KUALA LUMPUR: MALAYSIA has what it takes to fully support the East Coast Rail Link (ECRL) development, making it a “truly Malaysia-owned” project while keeping costs low, say industry players.
The move would possibly see companies coming from different sectors working hand in hand on the project once they decided that it was viable, they added.
Eversendai Corp Bhd executive chairman and group managing director Tan Sri A.K. Nathan said the track record of Malaysian companies, especially in developing mega infrastructure projects locally and overseas, showed that they were skilled and capable of delivering.
“We could make it our own, a truly Malaysia-owned (project). Malaysians have the talent and skills to implement the ECRL. They have the capabilities and expertise to keep costs down and offer competitive pricing for the project to be developed.
“They can offer competitive pricing, better than the RM55 billion cost, which I believe was highly inflated,” he told NST Business.However, Nathan said, the financing element of the project could pose a major challenge.
“This can be overcome if a group of banks come together to finance the project. If it is financially viable, the companies can form a consortium to share the financing risk.”
Yesterday, Prime Minister Tun Dr Mahathir Mohamad said other parties had offered to build the rail link for as low as RM10 billion.
“Some even said they can build the ECRL for RM10 billion instead of RM55 billion. Some are Chinese companies, some are local companies. We have to talk with them if there is a possibility of reducing the cost from RM55 billion to RM10 billion. We would be stupid not to accept.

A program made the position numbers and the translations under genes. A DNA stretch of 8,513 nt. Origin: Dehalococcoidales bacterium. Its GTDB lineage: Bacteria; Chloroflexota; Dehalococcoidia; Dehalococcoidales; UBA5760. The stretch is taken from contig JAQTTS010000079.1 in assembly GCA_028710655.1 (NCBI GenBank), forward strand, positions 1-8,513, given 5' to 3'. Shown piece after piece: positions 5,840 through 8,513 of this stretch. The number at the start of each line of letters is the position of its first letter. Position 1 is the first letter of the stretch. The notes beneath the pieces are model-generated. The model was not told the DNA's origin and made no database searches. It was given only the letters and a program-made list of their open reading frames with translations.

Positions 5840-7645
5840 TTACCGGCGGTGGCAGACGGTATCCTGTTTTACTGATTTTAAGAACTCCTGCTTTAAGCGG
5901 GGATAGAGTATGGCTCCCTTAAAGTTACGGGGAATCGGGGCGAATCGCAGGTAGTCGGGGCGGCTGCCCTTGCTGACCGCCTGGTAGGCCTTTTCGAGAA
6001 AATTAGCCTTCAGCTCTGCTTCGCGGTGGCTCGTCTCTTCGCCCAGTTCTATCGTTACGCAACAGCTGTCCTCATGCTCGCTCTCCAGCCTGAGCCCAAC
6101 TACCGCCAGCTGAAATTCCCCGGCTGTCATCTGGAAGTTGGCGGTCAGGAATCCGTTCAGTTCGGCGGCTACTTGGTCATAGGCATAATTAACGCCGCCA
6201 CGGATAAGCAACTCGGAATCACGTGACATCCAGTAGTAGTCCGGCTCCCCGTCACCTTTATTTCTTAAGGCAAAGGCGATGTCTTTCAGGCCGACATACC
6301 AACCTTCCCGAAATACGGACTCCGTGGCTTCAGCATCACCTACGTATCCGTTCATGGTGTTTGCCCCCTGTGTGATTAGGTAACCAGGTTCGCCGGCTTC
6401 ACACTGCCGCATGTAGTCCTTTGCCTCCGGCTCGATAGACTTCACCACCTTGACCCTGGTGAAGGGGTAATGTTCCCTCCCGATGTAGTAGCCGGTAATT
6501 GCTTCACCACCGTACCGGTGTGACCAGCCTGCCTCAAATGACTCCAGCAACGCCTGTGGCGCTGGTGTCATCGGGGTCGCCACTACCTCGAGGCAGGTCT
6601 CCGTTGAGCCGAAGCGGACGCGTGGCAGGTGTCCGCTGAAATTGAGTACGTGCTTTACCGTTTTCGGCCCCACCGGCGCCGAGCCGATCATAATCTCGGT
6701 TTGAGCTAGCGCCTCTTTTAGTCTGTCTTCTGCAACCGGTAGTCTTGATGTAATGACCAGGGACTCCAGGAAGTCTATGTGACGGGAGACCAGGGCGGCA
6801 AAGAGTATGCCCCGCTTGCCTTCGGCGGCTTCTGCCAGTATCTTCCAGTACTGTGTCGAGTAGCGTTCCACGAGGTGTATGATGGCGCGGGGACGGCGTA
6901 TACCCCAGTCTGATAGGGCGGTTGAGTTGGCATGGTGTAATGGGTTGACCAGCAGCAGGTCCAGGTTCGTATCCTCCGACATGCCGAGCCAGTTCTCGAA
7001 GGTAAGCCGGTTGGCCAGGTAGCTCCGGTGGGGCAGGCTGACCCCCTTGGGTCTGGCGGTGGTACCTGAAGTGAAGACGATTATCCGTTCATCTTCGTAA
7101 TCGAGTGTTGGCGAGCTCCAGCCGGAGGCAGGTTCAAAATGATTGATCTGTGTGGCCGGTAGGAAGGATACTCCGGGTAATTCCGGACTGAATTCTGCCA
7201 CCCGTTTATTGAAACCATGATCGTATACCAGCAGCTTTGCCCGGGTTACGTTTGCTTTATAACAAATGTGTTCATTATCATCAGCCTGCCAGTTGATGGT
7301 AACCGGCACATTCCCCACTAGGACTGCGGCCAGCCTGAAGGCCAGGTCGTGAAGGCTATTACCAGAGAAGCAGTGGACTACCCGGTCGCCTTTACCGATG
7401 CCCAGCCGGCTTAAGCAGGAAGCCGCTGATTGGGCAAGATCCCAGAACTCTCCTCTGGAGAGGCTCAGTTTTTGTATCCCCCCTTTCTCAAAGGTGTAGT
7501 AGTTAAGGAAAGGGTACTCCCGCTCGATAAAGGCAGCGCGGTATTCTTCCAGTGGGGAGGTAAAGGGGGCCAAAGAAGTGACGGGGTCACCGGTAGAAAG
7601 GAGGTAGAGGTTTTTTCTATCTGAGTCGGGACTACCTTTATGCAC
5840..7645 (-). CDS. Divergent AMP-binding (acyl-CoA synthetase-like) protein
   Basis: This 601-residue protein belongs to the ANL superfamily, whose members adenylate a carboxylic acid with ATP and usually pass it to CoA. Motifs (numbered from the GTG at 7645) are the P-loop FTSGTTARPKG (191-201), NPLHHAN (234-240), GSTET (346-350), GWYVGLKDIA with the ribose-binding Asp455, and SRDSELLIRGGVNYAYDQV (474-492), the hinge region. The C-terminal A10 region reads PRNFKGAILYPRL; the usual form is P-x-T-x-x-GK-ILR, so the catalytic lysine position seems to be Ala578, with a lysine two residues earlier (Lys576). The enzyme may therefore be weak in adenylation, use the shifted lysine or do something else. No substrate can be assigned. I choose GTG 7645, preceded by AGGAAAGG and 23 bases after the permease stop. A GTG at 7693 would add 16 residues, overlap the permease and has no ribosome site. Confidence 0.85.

“But we have to study whether, in fact, you can reduce the cost by that much,” Dr Mahathir said in a report published on The Malay-sian Insight news portal.
An industry player, who was involved in overseas and local infrastructure railway projects, also believed that Malaysians had the capability to undertake the project.
He said the expertise would come from construction companies, manufacturing companies with railway expertise, as well as government agencies, like the Malaysian Industry-Government Group for High Technology.
“We have the capacity to get it done. It needs a holistic approach. The idea is to gather all industry players and get them to work together and, believe me, we could get the best deal out of it.”
Another industry source said the most ideal option to keep the cost down was to reduce its infrastructure work and rail alignment. This could save up to one-third of the project cost, with fewer stations along the route, he added.
Another option was to have a single track, single formation throughout the route with stations to be developed only where traffic was high.
For cargo connectivity, improvements can be made to the existing KTM lines to ferry cargo to Port Klang, the source said. © New Straits Times Press (M) Bhd